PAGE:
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Curses! (every last one in The Sopranos)

Exhuming—and examining—every last swear word from The Sopranos

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In an act of seemingly pointless but ultimately revelatory genius, Victor Solomon, a movie director from San Francisco, has meticulously mined all 86 episodes of The Sopranos and compiled a montage of nearly 5,000 curse words screamed, spat and muttered on the show. No wonder nobody has time simply to watch TV anymore.

As it turns out, Tony and his pals weren’t swearing quite as much as you remember. The montage lasts 27 minutes, which means that less than 1 percent of the show was devoted to swearing. Or at least, the kind of swearing that might upset your mom or the FCC.

According to Solomon, the impetus of his project was a sizable bet he made with a friend regarding how many instances of profanity the series included in total. Solomon believed there were fewer than 5,000; his friend thought otherwise. Their agreed-upon definition for what constituted a curse word: anything that “you would feel uncomfortable saying to your mother, or ... [hearing] while sitting with children,” Solomon explained in an e-mail. “Cross-referencing with A&E’s version of the show, and thus the FCC’s definition of what constitutes vulgar language, I pressed on, generally only including words NOT seen on A&E’s edited, syndicated version of the show. In the end, I came up with the video you’ve seen, which comes in at 4,983 bad words.”

On occasion, Solomon leaves a few juicy bits of context hanging from the expletives, but mostly he cuts with a pretty tight hand, so the compilation jerks forward in machine-gun bursts of profanity. You’d think that it would all get tediously repetitive, and it does, sort of, but it also deftly illuminates various facets of the show. For example, curse words are regularly exclaimed with murderous rage, cool menace, disgust, frustration, cynicism and ennui, but very rarely with humor, or lust, or pleasure of any kind. For a group of guys who spend so much of their time gambling, having sex with strippers half their age, eating great Italian food, stealing truckloads of state-of-the-art TVs and just hanging out and shooting the breeze, Tony and his crew don’t seem very happy.

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Since 2007, The Sopranos has been running on A&E in expurgated format, with euphemisms like “freaking” and “forget you” filling in for the show’s trademark indecency. Ultimately, however, A&E’s version isn’t a curseless Sopranos so much as it is The Sopranos with a bad linguistic wig: Like Silvio’s hairpiece, it only draws attention to the problem it attempts to cover up.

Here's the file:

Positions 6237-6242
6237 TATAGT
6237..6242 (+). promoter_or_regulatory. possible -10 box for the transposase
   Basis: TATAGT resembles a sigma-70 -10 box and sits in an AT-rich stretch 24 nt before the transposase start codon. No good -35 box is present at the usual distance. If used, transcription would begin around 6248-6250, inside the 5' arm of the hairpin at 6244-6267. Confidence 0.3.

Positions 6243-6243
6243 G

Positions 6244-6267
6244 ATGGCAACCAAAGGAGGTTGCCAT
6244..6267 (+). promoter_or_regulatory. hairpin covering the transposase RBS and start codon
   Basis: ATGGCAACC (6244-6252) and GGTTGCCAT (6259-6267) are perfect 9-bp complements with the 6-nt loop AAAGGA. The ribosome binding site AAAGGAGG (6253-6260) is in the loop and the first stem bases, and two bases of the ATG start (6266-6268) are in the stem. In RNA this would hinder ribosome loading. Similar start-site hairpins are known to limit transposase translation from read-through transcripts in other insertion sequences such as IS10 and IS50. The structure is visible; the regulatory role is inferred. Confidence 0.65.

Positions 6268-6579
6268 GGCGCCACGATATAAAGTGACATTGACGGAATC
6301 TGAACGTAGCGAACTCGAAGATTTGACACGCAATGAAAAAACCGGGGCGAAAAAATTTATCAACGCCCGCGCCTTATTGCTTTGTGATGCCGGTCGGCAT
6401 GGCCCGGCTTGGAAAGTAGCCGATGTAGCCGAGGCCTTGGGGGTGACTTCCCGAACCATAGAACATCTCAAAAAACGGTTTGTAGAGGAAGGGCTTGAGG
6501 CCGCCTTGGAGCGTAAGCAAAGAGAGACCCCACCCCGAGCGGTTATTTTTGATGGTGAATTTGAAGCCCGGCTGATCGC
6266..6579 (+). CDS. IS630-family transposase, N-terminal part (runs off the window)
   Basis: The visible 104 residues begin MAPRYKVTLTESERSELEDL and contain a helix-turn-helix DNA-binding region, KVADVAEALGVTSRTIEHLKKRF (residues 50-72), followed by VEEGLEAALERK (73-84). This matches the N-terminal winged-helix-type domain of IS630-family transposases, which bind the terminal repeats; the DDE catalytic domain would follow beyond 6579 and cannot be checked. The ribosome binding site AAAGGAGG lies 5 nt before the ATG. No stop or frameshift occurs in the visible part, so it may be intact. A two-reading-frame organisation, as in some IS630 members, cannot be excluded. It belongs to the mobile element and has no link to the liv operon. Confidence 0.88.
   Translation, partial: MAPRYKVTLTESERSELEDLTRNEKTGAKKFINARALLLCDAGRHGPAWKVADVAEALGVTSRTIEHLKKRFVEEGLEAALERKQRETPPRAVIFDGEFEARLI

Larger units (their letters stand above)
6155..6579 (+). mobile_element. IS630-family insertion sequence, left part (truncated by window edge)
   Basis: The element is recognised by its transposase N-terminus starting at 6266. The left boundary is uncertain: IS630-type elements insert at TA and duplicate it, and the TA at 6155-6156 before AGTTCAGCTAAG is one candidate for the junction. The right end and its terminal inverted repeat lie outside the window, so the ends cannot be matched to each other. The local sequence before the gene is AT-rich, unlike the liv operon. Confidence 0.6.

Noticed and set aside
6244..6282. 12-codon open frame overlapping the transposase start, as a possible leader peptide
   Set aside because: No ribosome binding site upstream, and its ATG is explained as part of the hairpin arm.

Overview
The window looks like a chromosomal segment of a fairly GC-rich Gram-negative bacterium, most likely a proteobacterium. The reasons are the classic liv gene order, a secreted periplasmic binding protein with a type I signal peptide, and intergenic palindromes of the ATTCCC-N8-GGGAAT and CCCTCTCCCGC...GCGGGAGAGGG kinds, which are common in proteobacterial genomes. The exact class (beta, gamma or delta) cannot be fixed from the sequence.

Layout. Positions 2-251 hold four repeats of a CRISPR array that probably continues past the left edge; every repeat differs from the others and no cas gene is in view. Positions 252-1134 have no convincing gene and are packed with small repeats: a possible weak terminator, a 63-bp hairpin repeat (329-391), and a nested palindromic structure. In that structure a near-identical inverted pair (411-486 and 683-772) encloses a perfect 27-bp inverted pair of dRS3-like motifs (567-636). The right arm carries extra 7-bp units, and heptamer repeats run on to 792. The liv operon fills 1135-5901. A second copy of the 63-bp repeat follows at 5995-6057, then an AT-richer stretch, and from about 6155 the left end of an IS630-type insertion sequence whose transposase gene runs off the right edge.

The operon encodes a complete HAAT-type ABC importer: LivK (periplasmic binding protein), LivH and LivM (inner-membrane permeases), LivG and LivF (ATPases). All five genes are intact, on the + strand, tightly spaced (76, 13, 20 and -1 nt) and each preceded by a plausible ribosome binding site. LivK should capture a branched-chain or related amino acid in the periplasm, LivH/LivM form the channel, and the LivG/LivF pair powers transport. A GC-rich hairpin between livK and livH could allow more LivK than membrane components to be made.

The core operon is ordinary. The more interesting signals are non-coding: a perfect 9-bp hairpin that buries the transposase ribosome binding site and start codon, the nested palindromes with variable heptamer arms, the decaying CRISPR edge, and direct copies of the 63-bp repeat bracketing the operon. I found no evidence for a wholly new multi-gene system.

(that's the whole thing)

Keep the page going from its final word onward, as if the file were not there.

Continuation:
Watch Solomon’s montage, though, and the notion of a genuinely curseless Sopranos becomes fairly plausible. On very rare occasions, the show uses curse words with explicit rhetorical or literary flourish. More frequently, they’re used as redundant verbal emoticons, the easiest way to signify that a character’s mood has escalated from “pissed” to “really pissed.” (When Tony Soprano is choking a man to death, do we really need the fricative blast of a few F-bombs to convey the depths of his rage?) Mostly, however, they’re just tossed off in the pursuit of the kind of generic, mean-streets authenticity that rarely results in a halfway decent hip-hop song, much less 21 Emmys.

Of course, I speak as a viewer, not as a premium cable channel or a show creator. For HBO, the stream of profanity that peppered The Sopranos served as a kind of less obtrusive onscreen logo; it was a constant reminder to viewers that they weren’t just watching TV, they were watching an R-rated entertainment experience worth paying $20 a month for. And for series creator David Chase, it no doubt served an important symbolic function, too: Every expletive he put into his characters’ mouths was proof of the artistic license he’d been given on this project—a small but reassuring reminder that everything was permitted.

Or to put it another way: If Chase didn’t have the freedom to make his characters swear like gangsta rappers with Tourette’s syndrome, would he have felt as free to portray a murderous thug as a lovable family man? Or have a little old lady plot to kill her only son? Thanks to Victor Solomon, we now know exactly what separated The Sopranos from run-of-the-mill television crime dramas. Isolated, consolidated, the 4,983 curse words that appear in Solomon’s compilation may seem gratuitous, banal, repetitive, unnecessary. But it took every single one of them, one suspects, to give The Sopranos the depth and daring that made it a masterpiece.

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